Cops & Courts
Criminal Justice Conversations with David Onek: Greg Berman, Center for Court Innovation
In Episode #28, Greg Berman, Director of the Center for Court Innovation, discusses the creation of the Midtown Community Court, the importance of tailoring reform efforts to the needs of the communities involved, the different ways that criminal justice reforms can fail, procedural justice, and more.
Greg Berman Interview Highlights
Berman on the Ideas Behind Community Courts:
"What we’re really interested in is spreading a set of ideas: that courts can lift their heads up and see the forest for the trees, that we can get better access to information for judges so they can make more informed decisions, that we can create links between courts and social service providers so that we can drastically reduce the use of incarceration, that we can be more thoughtful about measuring the impacts of what courts do on the streets. These are the ideas that underlie the Midtown Community Court. The ideas seem to be gaining traction in the broader criminal justice world and in the broader court community."
Berman on the Importance of Tailoring Reform Efforts to the Needs of the Communities Involved:
"You really have to take seriously that idea of community. Every community is idiosyncratic, and so it doesn’t make sense just to plop down the Midtown Community Court model around the world, around the country, or even in the next neighborhood over because every neighborhood is different, and every neighborhood is suffering from slightly different problems, and has a slightly different sense of itself and slightly different resources and strengths that it brings to the table and so we’re very mindful of that."
Berman on Procedural Justice:
"The issue of procedural justice is a potential growth area for us that we’re very interested in. We take great pains, from the judge on down, to communicate with people in an incredibly respectful way and to treat people as individuals rather than as widgets going through a factory. By improving the process by which people go through the criminal justice system, you can not only improve their faith in public institutions but you can actually improve their compliance with the law. That idea is at the heart of so much of what we do."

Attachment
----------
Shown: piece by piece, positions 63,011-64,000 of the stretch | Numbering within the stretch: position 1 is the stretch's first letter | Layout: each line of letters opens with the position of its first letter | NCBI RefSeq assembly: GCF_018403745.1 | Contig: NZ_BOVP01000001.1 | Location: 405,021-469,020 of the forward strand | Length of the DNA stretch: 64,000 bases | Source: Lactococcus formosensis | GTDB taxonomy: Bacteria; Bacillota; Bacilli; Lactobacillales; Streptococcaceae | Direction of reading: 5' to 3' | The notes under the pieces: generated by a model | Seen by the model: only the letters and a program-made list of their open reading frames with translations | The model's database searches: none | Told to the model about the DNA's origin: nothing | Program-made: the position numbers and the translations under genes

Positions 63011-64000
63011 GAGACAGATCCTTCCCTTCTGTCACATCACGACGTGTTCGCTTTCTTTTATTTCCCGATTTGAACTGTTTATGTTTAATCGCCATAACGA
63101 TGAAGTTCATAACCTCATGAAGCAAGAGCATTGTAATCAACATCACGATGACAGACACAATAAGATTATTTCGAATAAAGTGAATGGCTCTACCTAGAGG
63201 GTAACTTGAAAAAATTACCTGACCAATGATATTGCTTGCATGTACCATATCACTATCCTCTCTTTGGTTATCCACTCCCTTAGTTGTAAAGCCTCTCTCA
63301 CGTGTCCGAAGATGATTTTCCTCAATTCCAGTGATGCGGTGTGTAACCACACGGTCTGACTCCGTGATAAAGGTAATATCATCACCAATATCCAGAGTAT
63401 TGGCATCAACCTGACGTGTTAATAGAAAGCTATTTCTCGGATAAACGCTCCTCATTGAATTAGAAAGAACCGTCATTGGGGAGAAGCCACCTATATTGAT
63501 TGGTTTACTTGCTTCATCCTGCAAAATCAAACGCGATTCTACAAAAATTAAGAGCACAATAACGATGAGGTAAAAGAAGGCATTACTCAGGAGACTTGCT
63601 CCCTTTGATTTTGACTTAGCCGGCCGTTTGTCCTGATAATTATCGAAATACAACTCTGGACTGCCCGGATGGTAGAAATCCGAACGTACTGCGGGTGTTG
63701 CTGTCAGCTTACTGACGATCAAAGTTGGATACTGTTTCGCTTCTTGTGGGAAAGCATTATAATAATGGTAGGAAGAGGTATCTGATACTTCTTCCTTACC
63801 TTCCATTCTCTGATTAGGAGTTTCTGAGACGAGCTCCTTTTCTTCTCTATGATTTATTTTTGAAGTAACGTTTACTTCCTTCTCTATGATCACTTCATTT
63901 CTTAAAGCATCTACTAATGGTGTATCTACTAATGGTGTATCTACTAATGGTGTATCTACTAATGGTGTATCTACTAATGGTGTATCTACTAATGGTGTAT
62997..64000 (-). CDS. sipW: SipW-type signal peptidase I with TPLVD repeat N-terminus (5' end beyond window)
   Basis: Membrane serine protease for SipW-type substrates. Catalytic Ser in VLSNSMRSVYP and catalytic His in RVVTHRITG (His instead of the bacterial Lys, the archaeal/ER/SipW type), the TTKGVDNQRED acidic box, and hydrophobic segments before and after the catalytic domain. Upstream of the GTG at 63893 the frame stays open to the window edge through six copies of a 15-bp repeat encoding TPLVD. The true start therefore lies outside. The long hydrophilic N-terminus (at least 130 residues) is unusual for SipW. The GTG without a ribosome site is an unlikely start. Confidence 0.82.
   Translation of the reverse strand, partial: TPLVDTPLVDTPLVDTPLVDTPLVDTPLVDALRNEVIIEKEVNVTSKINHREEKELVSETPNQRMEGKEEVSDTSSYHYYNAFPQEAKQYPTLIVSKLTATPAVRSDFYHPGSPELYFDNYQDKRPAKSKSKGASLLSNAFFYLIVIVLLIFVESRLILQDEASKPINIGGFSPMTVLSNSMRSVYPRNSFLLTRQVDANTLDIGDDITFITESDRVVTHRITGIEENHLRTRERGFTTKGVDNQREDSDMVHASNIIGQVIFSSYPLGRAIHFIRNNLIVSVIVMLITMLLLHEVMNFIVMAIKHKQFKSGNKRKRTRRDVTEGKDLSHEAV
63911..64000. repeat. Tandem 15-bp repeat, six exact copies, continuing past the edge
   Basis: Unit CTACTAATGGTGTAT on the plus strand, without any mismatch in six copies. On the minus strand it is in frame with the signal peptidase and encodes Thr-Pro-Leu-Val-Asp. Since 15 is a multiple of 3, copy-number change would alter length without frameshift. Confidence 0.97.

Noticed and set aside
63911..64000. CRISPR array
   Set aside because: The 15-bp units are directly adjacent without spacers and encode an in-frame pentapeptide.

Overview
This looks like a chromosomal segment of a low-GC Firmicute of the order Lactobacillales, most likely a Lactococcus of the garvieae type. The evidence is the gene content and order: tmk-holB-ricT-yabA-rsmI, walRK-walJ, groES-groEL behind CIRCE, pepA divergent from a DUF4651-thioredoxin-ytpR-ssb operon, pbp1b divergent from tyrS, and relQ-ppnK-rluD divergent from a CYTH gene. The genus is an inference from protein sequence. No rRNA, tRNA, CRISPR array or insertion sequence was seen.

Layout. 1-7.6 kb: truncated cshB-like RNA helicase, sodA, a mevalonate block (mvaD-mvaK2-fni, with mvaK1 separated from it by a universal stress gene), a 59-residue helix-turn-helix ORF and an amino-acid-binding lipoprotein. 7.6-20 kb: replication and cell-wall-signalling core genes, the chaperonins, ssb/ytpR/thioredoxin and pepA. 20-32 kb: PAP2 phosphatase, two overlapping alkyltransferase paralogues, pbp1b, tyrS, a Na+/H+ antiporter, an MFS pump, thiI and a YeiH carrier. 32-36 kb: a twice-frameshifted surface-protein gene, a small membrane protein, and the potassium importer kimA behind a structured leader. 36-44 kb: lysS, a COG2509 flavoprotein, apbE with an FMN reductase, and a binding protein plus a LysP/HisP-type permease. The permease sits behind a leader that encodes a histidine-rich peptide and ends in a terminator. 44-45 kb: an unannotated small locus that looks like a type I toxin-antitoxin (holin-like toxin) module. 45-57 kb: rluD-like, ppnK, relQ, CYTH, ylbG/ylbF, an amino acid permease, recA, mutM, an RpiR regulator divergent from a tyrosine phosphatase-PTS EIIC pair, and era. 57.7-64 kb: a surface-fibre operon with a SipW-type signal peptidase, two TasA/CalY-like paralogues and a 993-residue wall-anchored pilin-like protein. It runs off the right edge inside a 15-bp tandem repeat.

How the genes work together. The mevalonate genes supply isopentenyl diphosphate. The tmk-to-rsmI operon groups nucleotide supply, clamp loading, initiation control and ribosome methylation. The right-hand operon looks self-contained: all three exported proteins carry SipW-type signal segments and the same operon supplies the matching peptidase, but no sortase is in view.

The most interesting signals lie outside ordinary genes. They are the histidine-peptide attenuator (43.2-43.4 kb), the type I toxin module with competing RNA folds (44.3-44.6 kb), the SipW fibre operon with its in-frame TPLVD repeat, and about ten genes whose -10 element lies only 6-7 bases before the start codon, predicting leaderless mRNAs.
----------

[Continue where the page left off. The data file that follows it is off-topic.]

The Criminal Justice Conversations Podcast with David Onek features in-depth, thirty-minute interviews with a wide range of criminal justice leaders: law enforcement officials, policymakers, advocates, service providers, academics and others.
The Podcast gets behind the sound bites that far too often dominate the public dialogue about criminal justice, to have detailed, nuanced conversations about criminal justice policy.
Podcast host David Onek is a Senior Fellow at Berkeley Law School and a former Commissioner on the San Francisco Police Commission.
You can find more information on the Criminal Justice Conversations Podcast and listen to all past episodes on the Podcast web site.
Like Criminal Justice Conversations on Facebook
Follow Criminal Justice Conversations on Twitter